Fact, Fiction or Opinion?

In today’s day of social media, electronic communication and the never-ending flood of information through the internet and other sources, it is often hard to determine what is factual. People and organizations can easily fall victim to attacks and the dissemination of misinformation. Over the last several years, the Higgins Lake Foundation, its leadership, as well as other organizations in our area have been targeted by false or misleading information.

Although this great country of ours allows for freedom of speech and people can say what they want often without interference, it is important to understand why we cannot always believe what we hear and read. The Higgins Lake Foundation has always tried to focus its efforts and resources on its task at hand, which is to “promote ecologically-sound projects and practices for the protection of Higgins Lake and the surrounding watershed.” We have chosen not to be distracted from our mission in order to combat attacks and allegations by people whose goal might not be the same as the Foundation’s.

However, if you should be presented with information and face the dilemma of not knowing whether it is true, there are certain things you can keep in mind not only as it applies to lake issues, but to life in general. Ask yourself: What is the source of the information that is being provided? Does that source have direct access to the information being presented? What is the motivation behind the message? How is the message being presented? What are the real facts being presented as opposed to interwoven opinions? What is the manner in which it is being presented, and why is it being presented in that fashion? What is the goal of the message being presented? Is it to preserve and protect the lake we love? Is what is being presented truly factual or merely fact interpretation and opinion?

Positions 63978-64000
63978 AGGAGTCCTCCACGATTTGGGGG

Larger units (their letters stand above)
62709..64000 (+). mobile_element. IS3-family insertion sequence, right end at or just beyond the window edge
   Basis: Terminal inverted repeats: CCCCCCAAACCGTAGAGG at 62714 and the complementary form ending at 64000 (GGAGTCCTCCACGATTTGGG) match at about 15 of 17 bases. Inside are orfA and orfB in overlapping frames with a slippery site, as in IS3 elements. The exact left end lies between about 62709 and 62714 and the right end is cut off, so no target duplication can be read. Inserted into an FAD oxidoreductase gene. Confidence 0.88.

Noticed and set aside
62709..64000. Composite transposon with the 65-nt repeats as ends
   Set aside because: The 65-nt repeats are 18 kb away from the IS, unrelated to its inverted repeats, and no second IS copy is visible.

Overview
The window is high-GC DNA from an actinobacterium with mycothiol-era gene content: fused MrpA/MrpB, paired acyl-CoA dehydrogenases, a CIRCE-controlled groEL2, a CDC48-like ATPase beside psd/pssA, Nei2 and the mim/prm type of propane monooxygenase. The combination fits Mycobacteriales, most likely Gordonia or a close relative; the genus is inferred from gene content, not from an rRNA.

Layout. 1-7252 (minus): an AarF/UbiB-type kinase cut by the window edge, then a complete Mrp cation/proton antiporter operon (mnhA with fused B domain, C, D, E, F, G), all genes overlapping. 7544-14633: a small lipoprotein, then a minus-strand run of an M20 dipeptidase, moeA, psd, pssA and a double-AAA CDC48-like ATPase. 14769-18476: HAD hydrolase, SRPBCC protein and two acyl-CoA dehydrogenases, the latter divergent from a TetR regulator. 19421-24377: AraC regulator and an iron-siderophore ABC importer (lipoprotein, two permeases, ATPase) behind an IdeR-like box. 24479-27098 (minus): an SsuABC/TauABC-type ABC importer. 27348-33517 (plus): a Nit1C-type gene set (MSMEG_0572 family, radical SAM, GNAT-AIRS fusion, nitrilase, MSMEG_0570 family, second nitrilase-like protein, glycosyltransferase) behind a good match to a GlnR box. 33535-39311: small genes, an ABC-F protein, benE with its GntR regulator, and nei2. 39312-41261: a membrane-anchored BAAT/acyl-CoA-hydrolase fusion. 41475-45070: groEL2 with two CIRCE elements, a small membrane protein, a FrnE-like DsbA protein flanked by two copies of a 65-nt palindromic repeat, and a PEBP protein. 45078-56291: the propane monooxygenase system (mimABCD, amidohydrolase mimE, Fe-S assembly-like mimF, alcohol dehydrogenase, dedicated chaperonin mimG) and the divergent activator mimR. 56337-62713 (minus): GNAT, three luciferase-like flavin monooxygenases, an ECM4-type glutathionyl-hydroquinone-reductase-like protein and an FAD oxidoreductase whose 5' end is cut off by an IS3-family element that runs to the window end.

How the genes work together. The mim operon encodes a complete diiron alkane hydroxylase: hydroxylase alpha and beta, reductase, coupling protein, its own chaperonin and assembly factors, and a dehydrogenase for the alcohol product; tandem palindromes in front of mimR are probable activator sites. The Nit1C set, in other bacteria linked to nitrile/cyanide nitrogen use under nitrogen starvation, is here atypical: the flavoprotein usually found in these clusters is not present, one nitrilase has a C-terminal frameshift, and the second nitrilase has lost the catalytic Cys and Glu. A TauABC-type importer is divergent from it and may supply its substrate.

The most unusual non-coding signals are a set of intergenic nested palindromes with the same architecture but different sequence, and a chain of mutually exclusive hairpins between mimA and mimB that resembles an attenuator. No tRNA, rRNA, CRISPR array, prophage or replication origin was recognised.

If you question the information being presented or what you read or hear about the Higgins Lake Foundation, reach out to the Foundation, its board members or its scientists to learn what is fact versus fiction.

Unfortunately, whether it is on the national level or local level, we do not have the Walter Cronkites or the Huntley–Brinkleys of this world who would simply present us with the facts and let us form our own objectively educated opinions.

Oh, those were the days,
Robert L. Blamer-Higgins Lake Foundation Board Member